Governments and philanthropists on Wednesday announced an $18 million plan to release mosquitoes resistant to Zika, dengue and other viruses in urban areas of Colombia and Brazil. The program aims to boost mosquito-control efforts by using Wolbachia bacteria beginning next year, following the alarming spread of the mosquito-borne Zika virus, which can cause devastating birth defects. Wolbachia occurs naturally in 60 percent of insects, but not mosquitoes.
'Low FODMAP? diet may ease irritable bowel syndrome
26 Oct 2016 at 9:25am
By Kathryn Doyle (Reuters Health) ? In a randomized trial, people with irritable bowel syndrome with diarrhea (IBS-D) had significant pain and symptom relief on a diet that starves gut bacteria of some of their favorite foods, according to a new study. The ?low FODMAP? diet restricts foods that are high in fermentable oligo-, di- and monosaccharides and polyols (FODMAPs), short-chain carbohydrates that are poorly absorbed by the body but quickly fermented by intestinal bacteria. Fermentation produces gas and excess liquid, and may underlie the symptoms of IBS, the authors write in American Journal of Gastroenterology.
U.S. warned Berlin on China-Aixtron deal: Handelsblatt
26 Oct 2016 at 7:35am
FRANKFURT/BERLIN (Reuters) - U.S. intelligence services told Germany that a proposed Chinese takeover of semiconductor manufacturing equipment maker Aixtron could give Beijing access to technology that could be used for military purposes, the Handelsblatt newspaper said on Wednesday. The German economy ministry said on Monday that pending a review it had withdrawn its approval for Fujian Grand Chip Investment Fund (FGC) to buy the Aachen-based firm for 670 million euros ($732 million), citing previously unknown security-related information. Aixtron said it had so far not received any questions from the ministry related to the review.
Why Health Care Premiums Are Rising Under Obamacare
26 Oct 2016 at 6:39am
Average premiums are expected to rise an average of 22 percent.
Man accused in hospital computer hack wages hunger strike
26 Oct 2016 at 6:33am
A man who acknowledges he attacked the computer network at world-renowned Boston Children's Hospital two years ago, costing it hundreds of thousands of dollars, is now waging a hunger strike in prison ...
Brazil and Colombia to scale up bacterial fight against Zika and dengue
26 Oct 2016 at 6:13am
Health authorities in Colombia and Brazil will launch large-scale mosquito-control campaigns using a using naturally occurring bacteria known as Wolbachia to fight the spread of dengue and Zika viruses among people. Small-scale trials of the technique, which involves infecting mosquitoes with Wolbachia to prevent them from spreading the viruses, have shown a significant reduction in their ability to transmit Zika and dengue, prompting donors to back scale-up plans.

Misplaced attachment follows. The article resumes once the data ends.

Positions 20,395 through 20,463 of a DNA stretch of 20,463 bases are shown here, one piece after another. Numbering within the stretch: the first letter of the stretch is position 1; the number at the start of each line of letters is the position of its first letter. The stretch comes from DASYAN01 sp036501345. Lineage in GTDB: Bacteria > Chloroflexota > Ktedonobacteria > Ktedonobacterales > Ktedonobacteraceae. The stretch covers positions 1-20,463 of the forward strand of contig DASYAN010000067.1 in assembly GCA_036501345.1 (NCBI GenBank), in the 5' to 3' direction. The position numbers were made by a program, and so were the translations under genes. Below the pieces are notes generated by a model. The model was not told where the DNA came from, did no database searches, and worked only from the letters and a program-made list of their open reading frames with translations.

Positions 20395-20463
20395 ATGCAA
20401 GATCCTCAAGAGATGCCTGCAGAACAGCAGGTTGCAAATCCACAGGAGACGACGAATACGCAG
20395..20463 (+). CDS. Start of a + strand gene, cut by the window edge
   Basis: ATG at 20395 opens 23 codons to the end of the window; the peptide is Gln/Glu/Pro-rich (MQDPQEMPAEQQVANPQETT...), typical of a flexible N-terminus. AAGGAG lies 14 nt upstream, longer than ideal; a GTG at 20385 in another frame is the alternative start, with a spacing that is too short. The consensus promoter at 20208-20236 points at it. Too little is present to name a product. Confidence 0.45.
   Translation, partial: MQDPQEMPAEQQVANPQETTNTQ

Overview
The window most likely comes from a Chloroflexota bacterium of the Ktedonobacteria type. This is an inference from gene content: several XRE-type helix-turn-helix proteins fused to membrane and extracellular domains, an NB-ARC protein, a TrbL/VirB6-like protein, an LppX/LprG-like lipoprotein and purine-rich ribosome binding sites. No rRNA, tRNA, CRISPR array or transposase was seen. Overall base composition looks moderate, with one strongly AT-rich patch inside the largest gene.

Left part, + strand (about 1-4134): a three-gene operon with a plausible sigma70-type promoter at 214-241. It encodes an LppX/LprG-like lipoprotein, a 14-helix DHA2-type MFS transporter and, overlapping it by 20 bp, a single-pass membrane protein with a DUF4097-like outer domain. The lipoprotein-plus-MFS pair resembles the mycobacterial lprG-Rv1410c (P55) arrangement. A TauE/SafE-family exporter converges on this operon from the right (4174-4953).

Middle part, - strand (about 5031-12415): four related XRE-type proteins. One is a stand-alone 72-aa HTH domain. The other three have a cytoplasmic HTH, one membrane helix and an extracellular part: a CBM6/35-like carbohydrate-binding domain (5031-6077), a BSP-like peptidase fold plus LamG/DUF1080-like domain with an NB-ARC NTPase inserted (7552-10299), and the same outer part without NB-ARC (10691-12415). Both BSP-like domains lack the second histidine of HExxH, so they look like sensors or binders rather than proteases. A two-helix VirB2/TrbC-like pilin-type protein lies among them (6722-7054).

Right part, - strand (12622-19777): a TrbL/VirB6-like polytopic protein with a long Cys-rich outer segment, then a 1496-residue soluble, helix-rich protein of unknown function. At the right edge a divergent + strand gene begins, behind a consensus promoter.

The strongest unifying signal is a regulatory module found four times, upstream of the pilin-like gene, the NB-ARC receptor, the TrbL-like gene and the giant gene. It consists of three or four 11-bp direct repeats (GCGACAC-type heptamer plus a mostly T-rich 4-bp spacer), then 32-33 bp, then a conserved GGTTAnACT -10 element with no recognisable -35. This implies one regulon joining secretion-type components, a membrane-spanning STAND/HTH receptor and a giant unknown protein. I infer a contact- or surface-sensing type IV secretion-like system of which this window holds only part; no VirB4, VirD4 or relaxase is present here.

Indian cigarette maker ITC criticizes big health warnings on packs
26 Oct 2016 at 6:07am
India's biggest cigarette maker ITC on Wednesday criticized the government's decision to impose bigger health warnings on cigarette packets, saying there was little evidence to link smoking to diseases depicted in those pictures. India earlier this year ordered manufacturers to cover 85 percent of their tobacco pack's surface in health warnings, up from 20 percent. "There is no evidence to suggest that cigarette smoking would cause the diseases depicted in the pictures or that large GHW (graphic health warnings) will lead to reduction in consumption," ITC said in a statement filed to the Indian stock exchanges.
Child soldiers freed in South Sudan but recruitment heats up: UNICEF
26 Oct 2016 at 5:41am
By Katy Migiro NAIROBI (Thomson Reuters Foundation) - Armed groups in South Sudan released 145 children on Tuesday, the U.N. children's agency (UNICEF) said, calling on warring parties to stop recruiting child soldiers as the world's youngest nation teeters on the brink of renewed civil war. The children were released by the rebel SPLA-In-Opposition, led by former Vice-President Riek Machar, and the Cobra Faction, which signed a peace deal with the government in 2014. "Our priority is to get them into school and to provide services to communities so the children are able to see a more promising future," UNICEF's South Sudan representative, Mahimbo Mdoe, said in a statement.